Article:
What Is Polycystic Ovary Syndrome?
Polycystic ovary syndrome, more commonly known as PCOS is a condition which an estimated 1 in 5 women in the UK suffer from.
There are three medical features which will tell your GP if you are likely to have PCOS, and you only need two of these to be diagnosed. These features are;
- Cysts on your ovaries
- Irregular menstruation
- Having high levels of male hormones in your body
What Are The Symptoms?
•Irregular or no periods
•Difficulty getting pregnant (because of irregular ovulation or failure to ovulate)
•Excessive body hair growth
•Thinning hair and hair loss from the head
•Oily skin or acne
Is There A Cure?
At present, there is no cure for PCOS, but with careful diet, lifestyle and medical management most women are able to control their symptoms and have children if they wish.
So How Does Diet Fit In?
PCOS, especially in those who are overweight, causes an increased production of a hormone called insulin which increases the levels of another hormone called testosterone. Testosterone is a male hormone and in women can cause acne, hair loss, irregular periods and make it difficult to conceive.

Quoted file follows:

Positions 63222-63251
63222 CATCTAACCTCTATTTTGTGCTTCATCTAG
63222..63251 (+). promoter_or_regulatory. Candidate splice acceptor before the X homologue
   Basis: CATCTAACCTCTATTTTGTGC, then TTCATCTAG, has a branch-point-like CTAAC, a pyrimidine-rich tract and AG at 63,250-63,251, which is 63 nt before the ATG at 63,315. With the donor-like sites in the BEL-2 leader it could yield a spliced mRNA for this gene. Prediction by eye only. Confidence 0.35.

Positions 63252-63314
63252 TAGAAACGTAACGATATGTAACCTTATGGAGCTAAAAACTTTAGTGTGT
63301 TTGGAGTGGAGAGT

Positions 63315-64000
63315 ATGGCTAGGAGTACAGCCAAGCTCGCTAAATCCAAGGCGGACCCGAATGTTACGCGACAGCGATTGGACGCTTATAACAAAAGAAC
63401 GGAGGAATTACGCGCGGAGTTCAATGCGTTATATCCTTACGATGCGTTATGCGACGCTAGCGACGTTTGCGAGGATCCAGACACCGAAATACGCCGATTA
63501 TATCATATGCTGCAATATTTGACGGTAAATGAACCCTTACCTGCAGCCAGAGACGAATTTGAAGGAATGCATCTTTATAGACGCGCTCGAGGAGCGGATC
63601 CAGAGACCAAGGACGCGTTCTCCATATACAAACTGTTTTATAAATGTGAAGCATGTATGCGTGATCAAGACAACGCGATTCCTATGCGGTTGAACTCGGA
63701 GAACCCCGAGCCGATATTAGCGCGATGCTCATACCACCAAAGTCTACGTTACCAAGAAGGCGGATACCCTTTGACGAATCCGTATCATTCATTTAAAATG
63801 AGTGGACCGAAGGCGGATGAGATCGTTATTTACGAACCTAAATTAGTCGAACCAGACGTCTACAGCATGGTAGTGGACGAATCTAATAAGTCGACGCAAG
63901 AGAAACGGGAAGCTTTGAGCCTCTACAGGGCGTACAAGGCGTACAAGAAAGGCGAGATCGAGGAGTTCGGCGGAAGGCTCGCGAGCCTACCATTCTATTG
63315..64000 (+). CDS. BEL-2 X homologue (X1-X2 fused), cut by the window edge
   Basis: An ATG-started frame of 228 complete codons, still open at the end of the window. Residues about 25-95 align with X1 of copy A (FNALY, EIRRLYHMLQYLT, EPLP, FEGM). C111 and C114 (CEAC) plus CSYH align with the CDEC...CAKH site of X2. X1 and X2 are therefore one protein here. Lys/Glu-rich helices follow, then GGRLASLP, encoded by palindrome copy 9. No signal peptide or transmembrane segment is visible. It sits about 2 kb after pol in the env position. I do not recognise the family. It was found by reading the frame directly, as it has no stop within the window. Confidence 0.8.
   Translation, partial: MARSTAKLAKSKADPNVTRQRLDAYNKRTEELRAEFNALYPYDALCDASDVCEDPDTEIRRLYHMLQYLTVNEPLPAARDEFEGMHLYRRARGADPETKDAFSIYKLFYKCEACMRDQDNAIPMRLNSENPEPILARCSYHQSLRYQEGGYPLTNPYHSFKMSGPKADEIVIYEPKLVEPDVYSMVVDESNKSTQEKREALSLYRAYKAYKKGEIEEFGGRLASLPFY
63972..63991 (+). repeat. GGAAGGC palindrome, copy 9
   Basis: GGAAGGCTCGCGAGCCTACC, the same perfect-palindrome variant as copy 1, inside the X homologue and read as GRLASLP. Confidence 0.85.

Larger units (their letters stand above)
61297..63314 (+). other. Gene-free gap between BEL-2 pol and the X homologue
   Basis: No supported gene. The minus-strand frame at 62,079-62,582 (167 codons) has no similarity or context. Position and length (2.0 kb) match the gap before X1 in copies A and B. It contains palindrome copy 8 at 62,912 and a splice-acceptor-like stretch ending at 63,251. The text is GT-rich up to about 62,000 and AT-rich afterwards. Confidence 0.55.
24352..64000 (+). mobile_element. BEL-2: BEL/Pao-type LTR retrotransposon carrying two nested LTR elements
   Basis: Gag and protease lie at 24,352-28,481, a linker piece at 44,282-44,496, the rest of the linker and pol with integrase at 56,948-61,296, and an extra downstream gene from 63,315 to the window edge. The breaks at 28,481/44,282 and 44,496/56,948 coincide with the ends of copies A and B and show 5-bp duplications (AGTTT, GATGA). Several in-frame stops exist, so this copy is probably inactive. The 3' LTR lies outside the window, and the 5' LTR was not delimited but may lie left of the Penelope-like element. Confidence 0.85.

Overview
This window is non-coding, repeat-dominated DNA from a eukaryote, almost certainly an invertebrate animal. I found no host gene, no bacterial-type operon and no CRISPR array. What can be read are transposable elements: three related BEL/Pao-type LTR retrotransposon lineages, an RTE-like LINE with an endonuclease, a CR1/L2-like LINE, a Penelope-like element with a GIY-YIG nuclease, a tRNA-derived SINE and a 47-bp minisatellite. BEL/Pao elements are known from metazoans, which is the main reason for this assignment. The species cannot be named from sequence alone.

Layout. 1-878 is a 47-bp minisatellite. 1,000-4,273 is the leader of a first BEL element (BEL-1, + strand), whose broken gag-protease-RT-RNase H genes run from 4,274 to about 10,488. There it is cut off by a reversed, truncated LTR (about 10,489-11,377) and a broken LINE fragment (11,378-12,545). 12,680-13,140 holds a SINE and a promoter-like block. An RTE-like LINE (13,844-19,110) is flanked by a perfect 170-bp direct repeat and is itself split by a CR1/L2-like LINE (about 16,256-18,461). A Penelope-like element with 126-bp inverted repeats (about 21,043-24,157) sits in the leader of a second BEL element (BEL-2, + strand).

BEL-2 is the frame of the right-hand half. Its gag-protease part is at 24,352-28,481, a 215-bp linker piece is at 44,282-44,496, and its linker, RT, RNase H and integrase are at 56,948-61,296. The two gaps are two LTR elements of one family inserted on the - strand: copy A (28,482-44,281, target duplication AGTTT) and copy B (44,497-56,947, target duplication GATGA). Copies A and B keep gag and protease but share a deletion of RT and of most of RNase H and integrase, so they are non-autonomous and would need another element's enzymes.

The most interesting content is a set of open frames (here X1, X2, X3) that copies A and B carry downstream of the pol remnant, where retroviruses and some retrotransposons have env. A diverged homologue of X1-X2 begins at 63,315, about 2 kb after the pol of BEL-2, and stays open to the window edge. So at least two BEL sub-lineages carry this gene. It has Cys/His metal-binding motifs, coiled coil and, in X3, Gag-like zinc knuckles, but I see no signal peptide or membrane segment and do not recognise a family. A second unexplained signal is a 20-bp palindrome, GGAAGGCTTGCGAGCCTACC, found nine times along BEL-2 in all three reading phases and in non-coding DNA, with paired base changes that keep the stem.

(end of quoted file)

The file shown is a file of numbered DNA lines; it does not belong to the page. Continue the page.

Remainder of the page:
This increase in insulin also means that it is more difficult to lose weight. Being overweight leads to other conditions such as type 2 diabetes and heart disease. We already know there is a strong correlation between those with PCOS and these types of illnesses.
Dietary changes should be made with the aims of;
- Reducing the amount of insulin produced
- Achieving a healthy weight
This can be done through changing the types of carbohydrates which are eaten and taking on some healthy lifestyle habits.
Further Information On This Condition